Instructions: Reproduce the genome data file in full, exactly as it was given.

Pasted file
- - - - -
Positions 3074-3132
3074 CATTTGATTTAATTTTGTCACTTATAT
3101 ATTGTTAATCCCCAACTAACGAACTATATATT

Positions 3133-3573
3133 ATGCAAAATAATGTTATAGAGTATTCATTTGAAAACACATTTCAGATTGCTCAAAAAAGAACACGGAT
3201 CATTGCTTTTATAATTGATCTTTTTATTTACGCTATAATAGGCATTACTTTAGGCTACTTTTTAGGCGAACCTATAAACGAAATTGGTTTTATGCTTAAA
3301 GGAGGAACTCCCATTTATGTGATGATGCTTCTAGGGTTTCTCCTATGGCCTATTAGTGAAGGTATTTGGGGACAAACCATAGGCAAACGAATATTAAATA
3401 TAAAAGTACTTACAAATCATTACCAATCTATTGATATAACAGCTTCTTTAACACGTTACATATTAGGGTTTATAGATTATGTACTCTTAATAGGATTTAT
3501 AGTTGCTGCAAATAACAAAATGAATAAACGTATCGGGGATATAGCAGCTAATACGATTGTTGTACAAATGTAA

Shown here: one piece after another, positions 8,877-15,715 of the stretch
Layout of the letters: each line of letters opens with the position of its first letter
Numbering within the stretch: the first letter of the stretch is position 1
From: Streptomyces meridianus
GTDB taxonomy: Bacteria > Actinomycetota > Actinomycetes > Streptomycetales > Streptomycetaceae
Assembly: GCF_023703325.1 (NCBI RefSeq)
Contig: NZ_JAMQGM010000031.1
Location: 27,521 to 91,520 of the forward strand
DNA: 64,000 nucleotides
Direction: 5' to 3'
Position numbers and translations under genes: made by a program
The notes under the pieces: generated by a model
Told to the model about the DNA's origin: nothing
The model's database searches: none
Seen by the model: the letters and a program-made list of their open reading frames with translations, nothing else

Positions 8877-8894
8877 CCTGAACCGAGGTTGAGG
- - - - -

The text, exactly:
Positions 3074-3132
3074 CATTTGATTTAATTTTGTCACTTATAT
3101 ATTGTTAATCCCCAACTAACGAACTATATATT

Positions 3133-3573
3133 ATGCAAAATAATGTTATAGAGTATTCATTTGAAAACACATTTCAGATTGCTCAAAAAAGAACACGGAT
3201 CATTGCTTTTATAATTGATCTTTTTATTTACGCTATAATAGGCATTACTTTAGGCTACTTTTTAGGCGAACCTATAAACGAAATTGGTTTTATGCTTAAA
3301 GGAGGAACTCCCATTTATGTGATGATGCTTCTAGGGTTTCTCCTATGGCCTATTAGTGAAGGTATTTGGGGACAAACCATAGGCAAACGAATATTAAATA
3401 TAAAAGTACTTACAAATCATTACCAATCTATTGATATAACAGCTTCTTTAACACGTTACATATTAGGGTTTATAGATTATGTACTCTTAATAGGATTTAT
3501 AGTTGCTGCAAATAACAAAATGAATAAACGTATCGGGGATATAGCAGCTAATACGATTGTTGTACAAATGTAA

Shown here: one piece after another, positions 8,877-15,715 of the stretch
Layout of the letters: each line of letters opens with the position of its first letter
Numbering within the stretch: the first letter of the stretch is position 1
From: Streptomyces meridianus
GTDB taxonomy: Bacteria > Actinomycetota > Actinomycetes > Streptomycetales > Streptomycetaceae
Assembly: GCF_023703325.1 (NCBI RefSeq)
Contig: NZ_JAMQGM010000031.1
Location: 27,521 to 91,520 of the forward strand
DNA: 64,000 nucleotides
Direction: 5' to 3'
Position numbers and translations under genes: made by a program
The notes under the pieces: generated by a model
Told to the model about the DNA's origin: nothing
The model's database searches: none
Seen by the model: the letters and a program-made list of their open reading frames with translations, nothing else

Positions 8877-8894
8877 CCTGAACCGAGGTTGAGG